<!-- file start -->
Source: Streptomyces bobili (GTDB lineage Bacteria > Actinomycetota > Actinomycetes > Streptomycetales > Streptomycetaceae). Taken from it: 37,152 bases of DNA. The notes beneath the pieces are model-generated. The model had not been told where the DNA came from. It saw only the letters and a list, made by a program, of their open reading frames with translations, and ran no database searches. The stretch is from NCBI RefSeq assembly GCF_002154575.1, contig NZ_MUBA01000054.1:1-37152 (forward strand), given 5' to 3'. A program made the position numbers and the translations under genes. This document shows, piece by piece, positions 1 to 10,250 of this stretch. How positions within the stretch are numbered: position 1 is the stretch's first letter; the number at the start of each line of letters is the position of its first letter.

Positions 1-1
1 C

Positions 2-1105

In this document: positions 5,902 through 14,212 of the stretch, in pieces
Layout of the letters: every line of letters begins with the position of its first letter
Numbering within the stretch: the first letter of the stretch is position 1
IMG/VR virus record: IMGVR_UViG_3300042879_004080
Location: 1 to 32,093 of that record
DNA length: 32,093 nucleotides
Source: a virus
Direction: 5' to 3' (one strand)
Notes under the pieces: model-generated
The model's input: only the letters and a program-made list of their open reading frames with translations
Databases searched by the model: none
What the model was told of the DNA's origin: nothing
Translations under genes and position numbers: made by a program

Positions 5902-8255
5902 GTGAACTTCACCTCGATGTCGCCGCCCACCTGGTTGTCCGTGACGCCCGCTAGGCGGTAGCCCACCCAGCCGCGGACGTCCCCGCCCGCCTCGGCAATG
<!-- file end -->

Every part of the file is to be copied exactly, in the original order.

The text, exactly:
Source: Streptomyces bobili (GTDB lineage Bacteria > Actinomycetota > Actinomycetes > Streptomycetales > Streptomycetaceae). Taken from it: 37,152 bases of DNA. The notes beneath the pieces are model-generated. The model had not been told where the DNA came from. It saw only the letters and a list, made by a program, of their open reading frames with translations, and ran no database searches. The stretch is from NCBI RefSeq assembly GCF_002154575.1, contig NZ_MUBA01000054.1:1-37152 (forward strand), given 5' to 3'. A program made the position numbers and the translations under genes. This document shows, piece by piece, positions 1 to 10,250 of this stretch. How positions within the stretch are numbered: position 1 is the stretch's first letter; the number at the start of each line of letters is the position of its first letter.

Positions 1-1
1 C

Positions 2-1105

In this document: positions 5,902 through 14,212 of the stretch, in pieces
Layout of the letters: every line of letters begins with the position of its first letter
Numbering within the stretch: the first letter of the stretch is position 1
IMG/VR virus record: IMGVR_UViG_3300042879_004080
Location: 1 to 32,093 of that record
DNA length: 32,093 nucleotides
Source: a virus
Direction: 5' to 3' (one strand)
Notes under the pieces: model-generated
The model's input: only the letters and a program-made list of their open reading frames with translations
Databases searched by the model: none
What the model was told of the DNA's origin: nothing
Translations under genes and position numbers: made by a program

Positions 5902-8255
5902 GTGAACTTCACCTCGATGTCGCCGCCCACCTGGTTGTCCGTGACGCCCGCTAGGCGGTAGCCCACCCAGCCGCGGACGTCCCCGCCCGCCTCGGCAATG